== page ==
Host: Because you’d have to agree wouldn’t you, that, that you don’t want, there can’t be a disincentive to find work, right? I mean, we do understand everyone understands that the working conditions are really tough at the moment. Businesses are really struggling, particularly in those regional areas, but there also has to be an incentive for people to not take the government help if they can, and to find work.
Khalil: So, Peter, do you really think that the vast majority of people who are now relying on JobSeeker, don’t want to get a job? I mean, there’s some contradiction in the way the government’s talking about this, on one end Morrison’s saying, oh, we’ve got to disincentivise people from just staying on job seeker because you know, they’re bludgers and so on, the old sort of trope, you know, the dole bludger trope, right? When in actual fact, the vast majority of, we had 1.6 million Australians, I think on JobSeeker. Within a couple of months of COVID hitting hard, millions, or, you know, almost a million Australians went on to Centrelink queues. These are people who are working. These are people who want to work. I don’t think it’s the case that they are quite happy sitting there on JobSeeker, frankly. And then you’ve got to ask the question. It makes economic sense, doesn’t it, if you are putting money into people’s pocket, they’re going to spend it in the economy. That’s going to stimulate the economy. You pull that back, you’re going to have a bit of a problem because people are going to stop spending that money. And I don’t think people on JobSeeker, the vast majority of unemployed Australians or people who’ve had their sort of employment suspended are saving up the JobSeeker cash every fortnight and putting it in a sock and then buying shares with it. That’s not happening.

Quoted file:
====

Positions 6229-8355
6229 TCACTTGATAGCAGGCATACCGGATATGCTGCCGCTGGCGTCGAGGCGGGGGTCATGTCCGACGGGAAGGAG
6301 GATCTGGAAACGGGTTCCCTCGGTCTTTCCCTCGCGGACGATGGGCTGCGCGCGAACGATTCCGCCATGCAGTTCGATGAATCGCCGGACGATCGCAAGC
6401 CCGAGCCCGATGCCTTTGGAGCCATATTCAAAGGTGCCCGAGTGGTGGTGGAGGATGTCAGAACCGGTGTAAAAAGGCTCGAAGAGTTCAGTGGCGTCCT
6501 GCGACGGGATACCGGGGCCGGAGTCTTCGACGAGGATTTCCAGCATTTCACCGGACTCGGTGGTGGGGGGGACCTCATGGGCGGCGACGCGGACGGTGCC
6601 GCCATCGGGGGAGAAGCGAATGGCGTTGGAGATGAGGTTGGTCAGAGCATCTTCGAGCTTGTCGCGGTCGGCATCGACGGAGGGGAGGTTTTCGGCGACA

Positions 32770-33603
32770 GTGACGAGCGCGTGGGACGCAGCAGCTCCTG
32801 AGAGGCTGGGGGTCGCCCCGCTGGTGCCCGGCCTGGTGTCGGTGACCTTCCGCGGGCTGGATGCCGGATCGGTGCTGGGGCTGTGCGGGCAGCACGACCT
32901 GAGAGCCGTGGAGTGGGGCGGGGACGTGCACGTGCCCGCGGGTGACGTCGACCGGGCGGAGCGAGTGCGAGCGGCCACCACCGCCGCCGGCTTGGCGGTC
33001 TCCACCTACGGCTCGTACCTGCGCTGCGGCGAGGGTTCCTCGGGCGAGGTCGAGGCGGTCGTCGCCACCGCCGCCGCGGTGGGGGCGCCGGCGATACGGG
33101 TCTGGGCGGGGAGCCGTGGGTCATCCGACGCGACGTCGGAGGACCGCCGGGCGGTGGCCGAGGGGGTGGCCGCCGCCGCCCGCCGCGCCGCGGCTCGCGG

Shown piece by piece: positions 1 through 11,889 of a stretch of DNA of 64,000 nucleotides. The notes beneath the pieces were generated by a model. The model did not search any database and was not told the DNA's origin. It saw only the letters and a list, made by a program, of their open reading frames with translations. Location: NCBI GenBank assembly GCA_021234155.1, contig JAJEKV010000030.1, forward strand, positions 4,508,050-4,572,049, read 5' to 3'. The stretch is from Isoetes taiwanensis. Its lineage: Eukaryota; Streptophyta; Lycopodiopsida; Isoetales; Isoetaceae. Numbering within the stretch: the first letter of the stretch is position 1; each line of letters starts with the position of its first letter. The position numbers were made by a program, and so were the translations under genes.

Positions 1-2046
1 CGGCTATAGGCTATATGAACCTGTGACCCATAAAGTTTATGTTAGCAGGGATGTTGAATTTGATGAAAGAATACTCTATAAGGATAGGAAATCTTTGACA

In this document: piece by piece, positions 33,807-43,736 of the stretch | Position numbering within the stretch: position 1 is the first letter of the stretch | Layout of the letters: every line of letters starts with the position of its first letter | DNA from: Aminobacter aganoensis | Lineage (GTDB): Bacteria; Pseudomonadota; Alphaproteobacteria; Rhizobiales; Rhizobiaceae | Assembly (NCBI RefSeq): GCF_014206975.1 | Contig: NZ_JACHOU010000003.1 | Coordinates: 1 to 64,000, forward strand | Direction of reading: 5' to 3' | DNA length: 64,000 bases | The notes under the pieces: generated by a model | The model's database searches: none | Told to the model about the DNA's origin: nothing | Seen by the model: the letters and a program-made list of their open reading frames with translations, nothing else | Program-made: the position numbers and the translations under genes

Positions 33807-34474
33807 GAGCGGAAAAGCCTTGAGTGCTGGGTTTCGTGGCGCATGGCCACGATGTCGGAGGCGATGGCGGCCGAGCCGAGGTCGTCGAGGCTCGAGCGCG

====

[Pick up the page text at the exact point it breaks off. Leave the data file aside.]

Host: Just on the Victoria, as a Victorian, a couple of a couple of issues. I’m sure you’ve got yourself a mask, are you happy that that is made mandatory statewide?
Khalil: I do. Yeah, I’ve been following this debate, it’s interesting because a lot of the medical evidence obviously has pointed out that that masks can assist in preventing the spread of the virus. If you’ve got it, or if someone else got it, putting the droplets in the air, it has some measure in actually slowing that down or preventing, preventing that flow in the air. And, and I think that especially so indoors, so in Victoria, it’s, it’s mandatory to wear the mask in indoor, closed spaces, but also if you’re going for a walk or, you know, around other people outside. You don’t have to wear it if you’re running, which is interesting. But I’m surprised that it wasn’t actually introduced earlier in Australia. When you’ve seen some of the success stories overseas when large populations, like Japan and South Korea, where mask wearing was a sort of big factor in their attempt to address the virus, as well as very good contract tracing, I should say. I’m surprised that we haven’t moved to mask wearing earlier in this phase.